The Eye of the Needle

I’m looking for the eye of the needle again. That small opening in my chest, my consciousness, that allows me to lift myself out of the press of the moment and feel aligned with my life and purpose. Now there’s pretty big words – the bottom line, I suppose, is that yesterday I spent the entire morning getting out query letters. I’ve been trying to sell a book manuscript, and after each pause in the process of querying, I’ve revised once again, honed once again, gone at it again. A valuable process. And today, after a long day yesterday of extending myself with letter writing and four hours of teaching last evening, I’m tired – and being tired often leads to discouragement.

Ah. There’s the word. Discouraged. I knew that if I sat here with the laptop humming and the words writing themselves, I’d finally come to the issue.

What to do with discouragement? What to do with a heavy chest that longs for a crack into believing?  What comes to mind is that I’m not alone. I expect the feeling is often general these days. The to-do lists are too long. The unfinished business too massive, the struggles beyond easy repair.

The thing is, I’m not alone. I know that. All I have to do is think “Gulf” and in my mind’s eye, I see the animals struggling in oil messes, the people cleaning beaches that won’t stay clean, the turtles, fish, birds, fishermen, boats, tools, water caked in oil. My struggles are nothing compared to that. So why doesn’t my chest lighten up?

When confronted by the demons of self-doubt, I usually pick up a book. This morning, I picked up a book about Hawaiian legends. The manuscript I’m selling is set in Hawaii, so I this Hawaii legends book is handy most of the time.

The passage I just read has to do with Duke Kahanamoku, an Olympic champion swimmer and world-class surfer. “Anyone who surfs knows that when surrounded by the strength of the sea, you are on your own. There is a time in our lives when each of us is provided an opportunity to rise to new heights of expertise through a confrontation with self-doubt.”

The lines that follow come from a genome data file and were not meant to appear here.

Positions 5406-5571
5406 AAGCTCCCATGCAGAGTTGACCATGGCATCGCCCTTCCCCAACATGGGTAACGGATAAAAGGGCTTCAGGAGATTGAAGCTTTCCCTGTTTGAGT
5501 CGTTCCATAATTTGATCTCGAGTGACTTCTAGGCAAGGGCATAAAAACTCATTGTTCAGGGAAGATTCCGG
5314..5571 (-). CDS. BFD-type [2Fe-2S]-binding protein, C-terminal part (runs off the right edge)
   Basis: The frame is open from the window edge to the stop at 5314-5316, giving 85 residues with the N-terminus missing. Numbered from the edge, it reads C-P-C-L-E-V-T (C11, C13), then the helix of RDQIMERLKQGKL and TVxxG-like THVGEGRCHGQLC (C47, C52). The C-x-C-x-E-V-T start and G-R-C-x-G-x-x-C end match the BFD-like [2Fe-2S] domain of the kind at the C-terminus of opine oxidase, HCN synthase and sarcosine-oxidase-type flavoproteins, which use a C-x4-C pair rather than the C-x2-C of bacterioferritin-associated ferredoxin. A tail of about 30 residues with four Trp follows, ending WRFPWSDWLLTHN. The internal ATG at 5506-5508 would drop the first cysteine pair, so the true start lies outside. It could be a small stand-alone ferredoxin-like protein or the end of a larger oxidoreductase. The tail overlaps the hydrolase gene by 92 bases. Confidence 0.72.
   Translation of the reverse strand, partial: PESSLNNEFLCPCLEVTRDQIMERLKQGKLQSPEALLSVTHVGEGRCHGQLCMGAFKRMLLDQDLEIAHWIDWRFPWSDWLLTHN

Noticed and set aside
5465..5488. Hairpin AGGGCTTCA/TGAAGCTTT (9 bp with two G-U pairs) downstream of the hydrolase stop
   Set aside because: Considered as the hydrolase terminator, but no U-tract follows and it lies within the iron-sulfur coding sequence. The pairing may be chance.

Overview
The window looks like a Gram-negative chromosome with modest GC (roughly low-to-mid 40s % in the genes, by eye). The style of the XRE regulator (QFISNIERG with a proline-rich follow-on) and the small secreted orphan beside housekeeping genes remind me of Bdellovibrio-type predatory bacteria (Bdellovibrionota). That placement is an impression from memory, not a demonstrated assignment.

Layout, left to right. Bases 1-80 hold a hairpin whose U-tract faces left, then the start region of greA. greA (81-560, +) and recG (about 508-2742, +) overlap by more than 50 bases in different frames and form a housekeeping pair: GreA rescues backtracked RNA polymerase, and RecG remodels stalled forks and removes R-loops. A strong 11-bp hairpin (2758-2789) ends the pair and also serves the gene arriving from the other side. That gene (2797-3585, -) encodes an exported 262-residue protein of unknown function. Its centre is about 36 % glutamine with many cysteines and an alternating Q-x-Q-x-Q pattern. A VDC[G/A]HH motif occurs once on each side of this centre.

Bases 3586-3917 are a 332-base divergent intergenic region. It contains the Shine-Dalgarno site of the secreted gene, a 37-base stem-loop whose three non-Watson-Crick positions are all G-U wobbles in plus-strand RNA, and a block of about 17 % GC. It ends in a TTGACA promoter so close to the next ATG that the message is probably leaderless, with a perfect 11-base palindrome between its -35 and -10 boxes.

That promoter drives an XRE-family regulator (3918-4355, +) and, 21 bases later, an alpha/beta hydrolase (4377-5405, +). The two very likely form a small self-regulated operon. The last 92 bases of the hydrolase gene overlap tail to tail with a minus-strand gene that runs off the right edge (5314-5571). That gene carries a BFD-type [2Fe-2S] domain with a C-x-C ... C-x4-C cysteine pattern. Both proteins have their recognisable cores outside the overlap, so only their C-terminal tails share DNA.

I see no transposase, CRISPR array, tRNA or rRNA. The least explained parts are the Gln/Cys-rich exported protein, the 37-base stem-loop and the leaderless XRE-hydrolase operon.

Well. I smiled for the first time this morning and the needle’s eye-opening cracked just a bit wider. Duke went on to say, “It was more as though the wave had selected me, rather than I had chosen it.”

And I remembered that the experience of going to Hawaii and the ensuing healing chose me. Whether or not the book gets published, the experience happened and it changed my life. The other experience came from writing the book and all I learned in the process. And the needle’s eye in my chest stretches wider. (If you’re wondering what happened? what happened? you can go to www.janetsunderland.com and click on Writings. Part One of Standing at the Crossroad is attached.)

Interesting, isn’t it, that “completion” can take a turn where we least expect it and the crossroad clearly marked turn here.

4 thoughts on “The Eye of the Needle

  1. when i thread a needle i close one eye and hold my breath. the best advice you ever gave me was to breathe. another of life’s puzzles?

  2. What a treasure our comradeship has become for me, Janet!

    As I recuperate from an unexpected appendectomy over the Memorial Day holiday (like anyone actually sets and appointment for such a thing?!!?) here comes the spiritual leader I admire, admitting that the longest part of the writing journey is the self-promotion and the accompanying distress of being ignored, at best.

    But then, I remind myself, that Janet is so many steps ahead of me and I release the attending guilt for letting my own novel sit idly waiting for me to trot out into the field of towering agents and editors again.

    It is never easy to bear the meager acorns of our inner voices before the power-filled sequoia agents of the dark and dense publishing forest!

    1. I’ve missed your comments! And now I know why they were missing. I’m so sorry about the surgery. And I so appreciate the wonderful words so many use in speaking back to me – :meager acorns before powerful sequoias. Well said!

      Thank you for all your support and kind words Valorie. It’s made the turning of my journey just that much kinder.

      Janet

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